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April Hate Crimes Watch: Real Victims

April Hate Crimes Watch: Real Victims

Every month, I try to recount some of the stories of hate crime victims as a way of putting faces and names to the hate crime statistics. The five stories covered in this post are only a few of the all too many hate crimes which took place in the last month and occur on a regular basis. Although upsetting to read, they give us a better picture of what the numbers we hear so often mentioned mean in terms of human cost.

  1. The Department of Justice is prosecuting two men for allegedly luring a gay man, Kevin Pennington, into a pickup truck, driving him out to an isolated area and beating him as two women cheered the beating. The individuals involved are the first to be prosecutedunder the Matthew Shepard and James Byrd Jr. Hate Crimes Act of 2009 for a hate crime based on a victim’s sexual orientation.

    Kevin Pennington, the alleged victim of a hate crime attack in Kentucky. His attackers will be prosecuted under the 2009 federal hate crimes law.

  2. Late last month, hate crimes charges were brought against a black teenager who police say attacked and violently beat a 19-year-old white victim. The teenager claims he attacked the victim because he was upset about the killing of Travyon Martin. Although ethnic and racial minorities – rather than whites – tend to be the victims of hate crimes, hate crimes laws protect all Americans from identity-based violence.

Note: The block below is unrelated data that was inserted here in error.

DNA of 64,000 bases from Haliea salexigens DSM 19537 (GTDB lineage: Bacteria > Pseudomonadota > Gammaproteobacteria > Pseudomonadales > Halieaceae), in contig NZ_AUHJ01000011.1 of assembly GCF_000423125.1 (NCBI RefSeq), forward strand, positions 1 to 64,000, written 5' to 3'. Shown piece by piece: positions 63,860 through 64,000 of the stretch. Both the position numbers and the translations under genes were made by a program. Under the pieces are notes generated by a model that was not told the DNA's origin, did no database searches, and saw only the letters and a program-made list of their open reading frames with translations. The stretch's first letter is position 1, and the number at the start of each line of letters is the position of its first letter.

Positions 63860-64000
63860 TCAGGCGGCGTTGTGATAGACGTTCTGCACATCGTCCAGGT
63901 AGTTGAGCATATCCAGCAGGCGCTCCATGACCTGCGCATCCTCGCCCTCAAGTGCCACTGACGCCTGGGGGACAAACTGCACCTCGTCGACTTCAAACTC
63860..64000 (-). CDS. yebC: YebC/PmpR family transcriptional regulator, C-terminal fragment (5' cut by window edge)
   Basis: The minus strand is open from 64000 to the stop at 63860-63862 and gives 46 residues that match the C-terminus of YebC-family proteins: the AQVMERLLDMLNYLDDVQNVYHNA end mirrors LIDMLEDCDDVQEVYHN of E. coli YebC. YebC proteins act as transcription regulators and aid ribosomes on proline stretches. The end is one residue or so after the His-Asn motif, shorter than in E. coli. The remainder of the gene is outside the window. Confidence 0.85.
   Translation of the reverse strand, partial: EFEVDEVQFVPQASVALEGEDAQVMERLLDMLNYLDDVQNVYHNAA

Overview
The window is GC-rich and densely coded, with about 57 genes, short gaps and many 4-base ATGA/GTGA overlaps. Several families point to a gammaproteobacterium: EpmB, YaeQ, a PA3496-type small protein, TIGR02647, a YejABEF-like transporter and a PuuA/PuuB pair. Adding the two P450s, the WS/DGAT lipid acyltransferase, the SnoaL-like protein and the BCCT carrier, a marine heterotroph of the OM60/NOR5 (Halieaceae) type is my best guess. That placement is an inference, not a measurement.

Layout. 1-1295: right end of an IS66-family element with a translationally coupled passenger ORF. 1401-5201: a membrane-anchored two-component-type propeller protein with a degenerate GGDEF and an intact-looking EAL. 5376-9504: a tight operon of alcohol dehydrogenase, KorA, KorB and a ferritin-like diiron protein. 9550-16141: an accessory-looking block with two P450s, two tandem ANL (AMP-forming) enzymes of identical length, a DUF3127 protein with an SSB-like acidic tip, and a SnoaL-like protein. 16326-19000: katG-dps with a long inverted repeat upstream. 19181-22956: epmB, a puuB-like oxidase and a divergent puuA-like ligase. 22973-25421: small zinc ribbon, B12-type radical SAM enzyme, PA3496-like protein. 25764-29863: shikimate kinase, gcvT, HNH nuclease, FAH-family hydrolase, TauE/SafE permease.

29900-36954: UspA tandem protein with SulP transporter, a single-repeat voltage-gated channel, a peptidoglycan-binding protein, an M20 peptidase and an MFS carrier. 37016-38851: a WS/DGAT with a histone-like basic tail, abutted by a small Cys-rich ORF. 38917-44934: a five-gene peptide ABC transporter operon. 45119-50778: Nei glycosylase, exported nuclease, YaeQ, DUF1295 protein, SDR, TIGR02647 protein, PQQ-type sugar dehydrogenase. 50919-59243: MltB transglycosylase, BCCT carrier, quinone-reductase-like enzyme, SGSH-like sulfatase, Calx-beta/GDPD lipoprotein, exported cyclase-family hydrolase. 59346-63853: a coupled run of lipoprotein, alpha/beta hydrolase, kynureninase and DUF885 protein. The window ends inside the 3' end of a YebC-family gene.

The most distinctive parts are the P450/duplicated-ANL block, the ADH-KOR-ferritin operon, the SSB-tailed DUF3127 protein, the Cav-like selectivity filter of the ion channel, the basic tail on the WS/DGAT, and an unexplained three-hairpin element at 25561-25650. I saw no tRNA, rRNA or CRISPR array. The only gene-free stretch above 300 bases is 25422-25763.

3. A transgender woman was murdered last month in what friends say was a hate crime. The woman, Brandy Martell, was a long-time transgender rights activist. A witness claims that the victim was speaking to “one or two men” from her car at around 5:15 a.m. when “one of the men became angry and fired into the car where Martell was sitting.” Police are investigating.
  4. Police say two white suspects have confessed to an early-April shooting spree in Tulsa, Oklahoma, in which five black men – three of whom are now dead – were shot. The suspects have entered pleas of “not guilty” on the charges of first-degree murder, shooting with the intention to kill and malicious harassment, which is the state’s equivalent of a hate crime.
  5. A gay Illinois State University college student claims that the brutal attack he survived was motivated by anti-gay bias. The student says he was walking when someone knocked his cell phone out of his hand and between six and eight men started beating him, calling him a “fag” and saying they were going to kill him. He was left bleeding on the ground. As of last week, the police had no suspects.

What can I do?

These events are horrifying. It is deeply upsetting that some people can so thoroughly lose sight of the Divine spark in others that they could bring themselves to commit these acts. Yet crimes like these take place every day.

Nineteen states still do not have laws that protect lesbian, gay, or bisexual individuals against hate crimes, and 22 states have no laws to protect transgender people against hate crimes. Contact your state representatives and urge them to pass inclusive hate crimes legislation today.

Published: 5/02/2012

Categories: Social Justice
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